Preserving (rec.food.preserving) Devoted to the discussion of recipes, equipment, and techniques of food preservation. Techniques that should be discussed in this forum include canning, freezing, dehydration, pickling, smoking, salting, and distilling.

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Old 26-04-2006, 01:03 AM posted to rec.food.preserving
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Default What failure rate?

Hi everyone


I'm new to bottling, but it might solve one of lifes problems, so I'm
interested to try it. I really dont want to go out and buy a load of
the proper jars until I've tried it once to see if it is the solution.
Yes I've read the FAQ. Hence my probably predictable question: if I use
jam jars, sauce jars, etc for just the first run, what sort of failure
rate could I expect? A fair rate of failures to seal could be accepted
for the one test run.

Failure to seal is easy to spot on these jars, and I wouldnt let anyone
else have access to the jars, so I dont expect a safety problem.

Or is this a bad bad move?

thank you,


NT


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Old 26-04-2006, 01:49 AM posted to rec.food.preserving
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Default What failure rate?


wrote in message
oups.com...
Hi everyone


I'm new to bottling, but it might solve one of lifes problems, so I'm
interested to try it. I really dont want to go out and buy a load of
the proper jars until I've tried it once to see if it is the solution.
Yes I've read the FAQ. Hence my probably predictable question: if I use
jam jars, sauce jars, etc for just the first run, what sort of failure
rate could I expect? A fair rate of failures to seal could be accepted
for the one test run.

Failure to seal is easy to spot on these jars, and I wouldnt let anyone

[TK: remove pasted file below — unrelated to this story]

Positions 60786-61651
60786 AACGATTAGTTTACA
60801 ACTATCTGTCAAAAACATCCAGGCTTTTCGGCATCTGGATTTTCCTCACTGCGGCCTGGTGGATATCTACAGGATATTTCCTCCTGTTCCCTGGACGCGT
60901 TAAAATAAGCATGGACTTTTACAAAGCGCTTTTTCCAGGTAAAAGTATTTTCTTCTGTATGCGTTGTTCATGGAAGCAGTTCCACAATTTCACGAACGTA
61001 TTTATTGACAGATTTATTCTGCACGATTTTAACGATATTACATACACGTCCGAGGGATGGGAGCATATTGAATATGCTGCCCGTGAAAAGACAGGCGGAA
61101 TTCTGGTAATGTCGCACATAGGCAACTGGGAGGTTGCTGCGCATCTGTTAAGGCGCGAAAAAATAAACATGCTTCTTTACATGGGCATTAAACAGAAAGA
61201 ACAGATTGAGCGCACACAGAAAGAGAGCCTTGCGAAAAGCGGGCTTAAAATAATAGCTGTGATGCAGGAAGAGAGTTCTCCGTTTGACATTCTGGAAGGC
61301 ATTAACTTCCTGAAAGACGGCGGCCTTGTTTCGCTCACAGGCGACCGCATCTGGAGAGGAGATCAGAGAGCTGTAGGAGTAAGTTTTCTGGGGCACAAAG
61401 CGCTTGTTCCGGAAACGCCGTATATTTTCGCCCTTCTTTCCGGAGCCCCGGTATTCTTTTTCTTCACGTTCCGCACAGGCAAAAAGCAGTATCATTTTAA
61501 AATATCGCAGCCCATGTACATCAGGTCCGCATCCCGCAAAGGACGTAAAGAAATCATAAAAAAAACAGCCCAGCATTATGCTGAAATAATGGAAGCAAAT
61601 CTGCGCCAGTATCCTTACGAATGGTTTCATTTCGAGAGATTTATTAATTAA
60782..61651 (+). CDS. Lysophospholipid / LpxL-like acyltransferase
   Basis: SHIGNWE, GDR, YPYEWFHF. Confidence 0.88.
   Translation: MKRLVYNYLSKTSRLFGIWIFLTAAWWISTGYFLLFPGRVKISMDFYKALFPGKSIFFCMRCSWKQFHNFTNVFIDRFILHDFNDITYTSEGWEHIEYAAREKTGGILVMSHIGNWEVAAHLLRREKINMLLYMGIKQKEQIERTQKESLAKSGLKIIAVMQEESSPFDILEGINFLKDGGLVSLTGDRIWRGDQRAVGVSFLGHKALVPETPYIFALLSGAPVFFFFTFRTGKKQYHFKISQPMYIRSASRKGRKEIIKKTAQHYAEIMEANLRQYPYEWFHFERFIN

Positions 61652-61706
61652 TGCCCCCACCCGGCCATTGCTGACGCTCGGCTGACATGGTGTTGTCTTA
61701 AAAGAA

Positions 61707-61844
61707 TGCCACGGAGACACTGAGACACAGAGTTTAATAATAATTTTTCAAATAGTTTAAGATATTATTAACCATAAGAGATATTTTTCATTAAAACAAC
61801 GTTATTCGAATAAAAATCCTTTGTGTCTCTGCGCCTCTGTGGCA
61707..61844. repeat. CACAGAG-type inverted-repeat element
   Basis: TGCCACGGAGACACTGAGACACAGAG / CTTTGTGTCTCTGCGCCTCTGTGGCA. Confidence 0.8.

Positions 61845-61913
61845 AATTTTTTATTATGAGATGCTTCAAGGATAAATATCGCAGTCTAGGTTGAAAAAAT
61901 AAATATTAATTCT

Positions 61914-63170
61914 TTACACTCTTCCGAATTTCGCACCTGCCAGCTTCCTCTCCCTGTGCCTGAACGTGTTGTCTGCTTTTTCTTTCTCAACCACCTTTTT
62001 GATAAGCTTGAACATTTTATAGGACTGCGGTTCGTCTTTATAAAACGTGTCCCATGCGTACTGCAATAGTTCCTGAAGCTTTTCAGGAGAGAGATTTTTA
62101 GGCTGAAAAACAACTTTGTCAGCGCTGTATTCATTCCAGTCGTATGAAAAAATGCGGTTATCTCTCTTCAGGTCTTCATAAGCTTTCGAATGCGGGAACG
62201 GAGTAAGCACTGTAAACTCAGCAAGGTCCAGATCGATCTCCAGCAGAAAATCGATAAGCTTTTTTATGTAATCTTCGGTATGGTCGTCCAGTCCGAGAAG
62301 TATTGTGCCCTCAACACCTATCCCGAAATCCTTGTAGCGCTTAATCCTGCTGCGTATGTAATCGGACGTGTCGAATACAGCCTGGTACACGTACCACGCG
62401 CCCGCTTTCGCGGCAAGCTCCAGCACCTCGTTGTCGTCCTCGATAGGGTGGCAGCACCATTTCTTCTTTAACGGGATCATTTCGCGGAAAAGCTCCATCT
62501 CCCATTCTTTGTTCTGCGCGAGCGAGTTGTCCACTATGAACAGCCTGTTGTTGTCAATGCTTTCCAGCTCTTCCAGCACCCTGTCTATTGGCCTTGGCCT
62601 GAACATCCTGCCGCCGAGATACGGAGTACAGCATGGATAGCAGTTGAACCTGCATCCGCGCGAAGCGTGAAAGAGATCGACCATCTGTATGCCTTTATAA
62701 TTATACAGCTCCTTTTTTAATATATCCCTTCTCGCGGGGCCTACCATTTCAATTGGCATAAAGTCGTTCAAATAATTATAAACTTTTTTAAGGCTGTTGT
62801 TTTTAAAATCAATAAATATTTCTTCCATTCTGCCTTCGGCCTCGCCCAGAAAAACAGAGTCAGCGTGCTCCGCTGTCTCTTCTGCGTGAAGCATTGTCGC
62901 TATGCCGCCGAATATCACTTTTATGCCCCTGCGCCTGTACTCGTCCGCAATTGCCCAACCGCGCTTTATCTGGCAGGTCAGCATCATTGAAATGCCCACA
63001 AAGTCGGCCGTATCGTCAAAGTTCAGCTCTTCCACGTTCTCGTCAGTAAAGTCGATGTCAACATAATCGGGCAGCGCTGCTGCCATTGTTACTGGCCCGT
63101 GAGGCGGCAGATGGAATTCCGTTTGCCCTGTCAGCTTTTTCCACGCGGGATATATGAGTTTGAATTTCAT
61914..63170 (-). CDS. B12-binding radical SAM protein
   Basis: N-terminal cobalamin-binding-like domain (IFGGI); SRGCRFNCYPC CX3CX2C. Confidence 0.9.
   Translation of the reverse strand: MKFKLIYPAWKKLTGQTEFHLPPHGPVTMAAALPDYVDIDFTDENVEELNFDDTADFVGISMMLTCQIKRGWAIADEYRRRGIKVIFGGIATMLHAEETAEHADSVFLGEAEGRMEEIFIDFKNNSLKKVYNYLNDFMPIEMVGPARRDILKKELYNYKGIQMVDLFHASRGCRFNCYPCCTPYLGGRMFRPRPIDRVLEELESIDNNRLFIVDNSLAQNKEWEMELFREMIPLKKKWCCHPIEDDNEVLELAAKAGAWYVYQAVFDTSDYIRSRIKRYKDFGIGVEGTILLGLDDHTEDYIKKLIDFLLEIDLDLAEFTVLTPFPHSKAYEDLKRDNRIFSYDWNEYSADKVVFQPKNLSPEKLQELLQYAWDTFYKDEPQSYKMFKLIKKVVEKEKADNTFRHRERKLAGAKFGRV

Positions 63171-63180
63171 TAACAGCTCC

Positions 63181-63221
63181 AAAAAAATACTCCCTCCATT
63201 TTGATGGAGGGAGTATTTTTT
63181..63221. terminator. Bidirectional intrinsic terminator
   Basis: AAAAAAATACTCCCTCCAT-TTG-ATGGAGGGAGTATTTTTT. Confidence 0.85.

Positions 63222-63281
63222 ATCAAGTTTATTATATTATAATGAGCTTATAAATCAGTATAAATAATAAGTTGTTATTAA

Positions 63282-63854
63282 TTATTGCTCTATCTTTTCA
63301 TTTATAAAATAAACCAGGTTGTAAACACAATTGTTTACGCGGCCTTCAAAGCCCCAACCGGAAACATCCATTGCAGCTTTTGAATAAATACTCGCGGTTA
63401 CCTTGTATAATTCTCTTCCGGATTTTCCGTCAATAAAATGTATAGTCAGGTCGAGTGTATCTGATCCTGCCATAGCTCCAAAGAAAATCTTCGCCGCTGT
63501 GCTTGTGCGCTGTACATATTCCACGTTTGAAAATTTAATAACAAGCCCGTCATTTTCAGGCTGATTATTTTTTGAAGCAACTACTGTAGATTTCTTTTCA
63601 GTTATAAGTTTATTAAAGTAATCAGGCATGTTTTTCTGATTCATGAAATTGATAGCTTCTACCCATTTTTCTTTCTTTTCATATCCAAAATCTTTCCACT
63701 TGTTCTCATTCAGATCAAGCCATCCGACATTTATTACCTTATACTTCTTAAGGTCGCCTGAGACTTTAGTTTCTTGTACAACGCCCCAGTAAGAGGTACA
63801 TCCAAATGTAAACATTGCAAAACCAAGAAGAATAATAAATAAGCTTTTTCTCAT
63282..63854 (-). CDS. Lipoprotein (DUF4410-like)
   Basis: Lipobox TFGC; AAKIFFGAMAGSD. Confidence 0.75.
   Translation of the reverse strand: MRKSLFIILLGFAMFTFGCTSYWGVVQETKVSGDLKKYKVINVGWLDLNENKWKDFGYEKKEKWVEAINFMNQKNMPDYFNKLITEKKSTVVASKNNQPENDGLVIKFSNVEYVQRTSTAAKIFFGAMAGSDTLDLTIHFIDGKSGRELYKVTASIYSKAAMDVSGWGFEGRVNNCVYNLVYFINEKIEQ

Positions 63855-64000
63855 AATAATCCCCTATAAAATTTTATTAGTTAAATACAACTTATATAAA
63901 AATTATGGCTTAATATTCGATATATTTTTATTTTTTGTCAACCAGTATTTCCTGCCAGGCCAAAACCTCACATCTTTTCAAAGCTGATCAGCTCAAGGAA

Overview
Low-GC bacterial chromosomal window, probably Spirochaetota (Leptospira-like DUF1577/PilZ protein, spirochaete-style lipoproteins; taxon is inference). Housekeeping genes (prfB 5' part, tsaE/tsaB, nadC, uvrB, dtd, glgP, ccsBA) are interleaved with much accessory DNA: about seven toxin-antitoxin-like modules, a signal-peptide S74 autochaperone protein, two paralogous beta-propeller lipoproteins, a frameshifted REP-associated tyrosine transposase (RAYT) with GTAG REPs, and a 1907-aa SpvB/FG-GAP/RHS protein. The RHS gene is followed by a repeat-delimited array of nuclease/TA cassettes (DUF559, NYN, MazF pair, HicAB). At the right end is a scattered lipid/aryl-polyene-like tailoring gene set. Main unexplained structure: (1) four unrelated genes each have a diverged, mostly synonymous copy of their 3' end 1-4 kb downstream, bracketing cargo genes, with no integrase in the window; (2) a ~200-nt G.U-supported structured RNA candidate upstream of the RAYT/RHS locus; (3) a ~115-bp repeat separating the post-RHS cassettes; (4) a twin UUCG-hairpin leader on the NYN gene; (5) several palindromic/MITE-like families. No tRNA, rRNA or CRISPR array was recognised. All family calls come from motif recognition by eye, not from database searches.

else have access to the jars, so I dont expect a safety problem.

Or is this a bad bad move?

thank you,


NT


I guess it would depend on what you mean by 'jam jars, sauce jars, etc'.
Some glass is not meant to be re- used in this way ie it cannot withstand
the pressure or the heat. And then there's the lid issue - how would you
cap the recycled jars?

So if I'm understanding your question - I would say buy new, proper
canning/bottling jars and recycle them as needed. Only the lids need to be
new every time, for a proper seal. It's a small price to pay for safety,

Kathi


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Old 26-04-2006, 04:32 AM posted to rec.food.preserving
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Default What failure rate?

wrote:

Hi everyone
I'm new to bottling, but it might solve one of lifes problems, so I'm
interested to try it. I really dont want to go out and buy a load of
the proper jars until I've tried it once to see if it is the solution.
Yes I've read the FAQ. Hence my probably predictable question: if I use
jam jars, sauce jars, etc for just the first run, what sort of failure
rate could I expect? A fair rate of failures to seal could be accepted
for the one test run.
Failure to seal is easy to spot on these jars, and I wouldnt let anyone

else have access to the jars, so I dont expect a safety problem.
Or is this a bad bad move?
thank you,

NT


Are you planning on using boiling water bath (BWB) processing or pressure
canning? And if you don't like that, these same jars can be used in the
freezer.
What are you planning on canning/jarring? Jams, pickles & hi acid foods? or
peas, beans and roast beef stew, low acid stuff? If the jars don't seal in
an hour or two after processing, just plunk that one in the fridge. High
acid foods could probably be clean off old lid, put on new lid & reboil.
In several years of BWB processing, I've had only about 4 jars not seal
due to not cleaning the rims, lid/jar nick/malfunction or overfilling. When
y'all follow directions, lid failure is pretty rare. Very old lids might be
a fault. Like garage sales or Grandma's basement.
Here in the US, if you keep your eyes open you can find old unchipped
jars at estate sales, yard sales and thrift shops for about 25c each. New
ones are about twice that and up depending on size. And you can generally
get rid of them the same way if you don't like doing it. I expect it's the
same just about everywhere.
Let us know how you go on. Do you grow your own?
Edrena, faithful follower of St. Vinegrette



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Old 26-04-2006, 01:13 PM posted to rec.food.preserving
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Default What failure rate?

wrote:
Hi everyone


I'm new to bottling, but it might solve one of lifes problems, so I'm